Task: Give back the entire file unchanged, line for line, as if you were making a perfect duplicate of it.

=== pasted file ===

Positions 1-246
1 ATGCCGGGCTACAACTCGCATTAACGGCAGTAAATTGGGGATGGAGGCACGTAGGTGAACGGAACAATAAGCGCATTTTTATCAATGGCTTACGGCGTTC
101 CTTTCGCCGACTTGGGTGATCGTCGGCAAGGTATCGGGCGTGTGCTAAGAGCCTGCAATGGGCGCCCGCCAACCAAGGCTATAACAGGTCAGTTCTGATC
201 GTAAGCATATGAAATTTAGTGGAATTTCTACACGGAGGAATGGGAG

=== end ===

Positions 1-246
1 ATGCCGGGCTACAACTCGCATTAACGGCAGTAAATTGGGGATGGAGGCACGTAGGTGAACGGAACAATAAGCGCATTTTTATCAATGGCTTACGGCGTTC
101 CTTTCGCCGACTTGGGTGATCGTCGGCAAGGTATCGGGCGTGTGCTAAGAGCCTGCAATGGGCGCCCGCCAACCAAGGCTATAACAGGTCAGTTCTGATC
201 GTAAGCATATGAAATTTAGTGGAATTTCTACACGGAGGAATGGGAG